Rene Unser has a passion for running that spans beyond pavement and to the trails meandering throughout the Okanagan.
Born and raised in Kelowna, she's developed a trail race series called PACE.
The series hosts four different races including the Wandering Moose at Myra Bellevue (with 12-km, 25-km and 42-km distances), the Broken Goat in Rossland, B.C. (with 12-km, 25-km and 42-km distances), the Nimble Bear in Rose Valley (with 10-km, 25-km and 50-km distances) and the newest addition: the Wildhorse Traverse, a 50-km race from Kelowna to Naramata.
Unser said she started the first race in 2013 after coaching a running clinic for a specific race.
"I was coaching my fall training running clinic that helped prepare participants for a particular race in Vancouver," said Unser.
But three weeks before the race, the organizers switched the dates and most of Unser's runners couldn't adjust their travel schedule on such short notice.
"I felt awful and wanted my athletes to have the race experience they worked so hard to prepare for so I set up a race course on our local trails and ran a free “training” race for them," she said.
Unser said that one experience was not only rewarding and fun for her athletes, but for her as well. As she put it, the rest was history.
She's just launched the fourth race in the series, the Wild Horse Traverse 50k.
The traverse starts in Kelowna and ends in Naramata, winding through lesser traveled trails of the Okanagan.
The race took place last weekend and saw 137 competitors, with more than 100 racers coming from outside the Okanagan.
Unser said she's seen a growing demand for trail races and ultra runs.
"The trail running industry continues to grow, which results in more people trying the sport and looking for opportunities to challenge themselves or simply visit new places to run. Kelowna has so many beautiful places to trail run," she said.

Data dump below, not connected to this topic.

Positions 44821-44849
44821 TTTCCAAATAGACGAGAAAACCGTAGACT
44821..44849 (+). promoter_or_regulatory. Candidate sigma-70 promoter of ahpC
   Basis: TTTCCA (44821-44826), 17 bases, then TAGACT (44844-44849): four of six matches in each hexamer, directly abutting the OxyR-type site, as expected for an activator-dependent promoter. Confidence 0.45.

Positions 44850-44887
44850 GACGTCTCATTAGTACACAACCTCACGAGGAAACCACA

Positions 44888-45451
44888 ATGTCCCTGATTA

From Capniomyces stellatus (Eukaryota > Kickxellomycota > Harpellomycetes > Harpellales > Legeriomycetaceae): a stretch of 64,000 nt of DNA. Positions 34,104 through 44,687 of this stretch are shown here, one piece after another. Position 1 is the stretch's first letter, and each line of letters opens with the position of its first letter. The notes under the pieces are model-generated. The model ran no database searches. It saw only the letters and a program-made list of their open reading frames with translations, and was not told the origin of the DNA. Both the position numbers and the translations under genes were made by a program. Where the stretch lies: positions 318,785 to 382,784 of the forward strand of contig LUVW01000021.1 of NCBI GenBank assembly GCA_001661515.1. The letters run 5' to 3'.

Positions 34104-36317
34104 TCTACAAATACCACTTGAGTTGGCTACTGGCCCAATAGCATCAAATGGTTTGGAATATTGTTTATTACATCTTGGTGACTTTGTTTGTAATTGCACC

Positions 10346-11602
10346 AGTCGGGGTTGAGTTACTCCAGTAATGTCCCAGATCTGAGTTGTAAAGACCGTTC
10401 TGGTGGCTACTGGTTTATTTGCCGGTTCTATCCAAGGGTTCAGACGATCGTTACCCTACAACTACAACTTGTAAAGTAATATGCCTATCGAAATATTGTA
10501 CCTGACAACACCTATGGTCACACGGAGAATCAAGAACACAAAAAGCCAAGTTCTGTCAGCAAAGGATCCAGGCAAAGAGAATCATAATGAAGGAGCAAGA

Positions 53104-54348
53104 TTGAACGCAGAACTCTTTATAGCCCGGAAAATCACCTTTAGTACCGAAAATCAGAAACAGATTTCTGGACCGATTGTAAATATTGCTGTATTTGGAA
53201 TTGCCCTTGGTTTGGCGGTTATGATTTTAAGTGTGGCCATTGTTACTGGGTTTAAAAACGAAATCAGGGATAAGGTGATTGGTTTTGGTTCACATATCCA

In the 1990s, several adventure race companies were in business, running huge, seven-day events all over the world. The money and insurance to keep the high-risk adventure racing sport alive, took its toll. Trail racing has become a safer and cheaper option in the adventure sport vein.
"Adventure racing is more complex and harder for folks to jump into," said Unser. "For example, you need to have navigation skills, specific gear and often the ability to bike, paddle, rappel and run, usually in a team setting. Trail races, on the contrary, are individual events, less costly yet often involve remote marked courses which provide participants with the opportunity to explore with less commitment."
The first 50-km Wildhorse Traverse took place in Naramata last weekend and had 137 participants come out, with 100 of the racers coming from outside the Okanagan.
As far as who makes up the PACE demographic, Unser said it's anyone and everyone.
"We have a wide range in demographics. We have folks training with PACE as young as 19 years and up to 65 years of age. The majority of folks are in their 30’s or early 40’s. We also have a large demographics of women participating in a variety of ages," said Unser.
Unser said the goal of PACE is to bring like minded people together in a positive, supportive & motivating environment that not only teaches them about trail running and showcases all the trail networks in our area, but where people can make new friends.
"PACE participants often refer to their connection with PACE as being part of the 'PACE Family'," she added.
With a passion for coaching, it's not surprising that Unser's passion for running has taken her around the world competing in the Alps through Austria and Switzerland.
"For the last six years I have been participating in one of the world's hardest international stage races called The Gore-Tex Transalpine Run, which starts in the southern German Alps and traverses through Austria, Switzerland and Italy, averaging 280 kilometres with 16,000 metres of elevation gain over seven days."
She placed third in the first stage with running partner, Carrie Karsgaard in 2015 and finished 3rd overall in 2016 with her running partner, Sarah MacLeod. She's racing again this year and it will be her seventh consecutive race.
She's also raised more than $60,000 for two of her favourite charities, the Canadian Cancer Society and the Kelowna Mental Health Association.
PACE hosts trail running clinics, mountain running camps, charity events and coaching.
The next race in the series is the Broken Goat in Rossland, B.C. and happening in July. It already has 200 runners registered.
For more information on the PACE race series, visit website.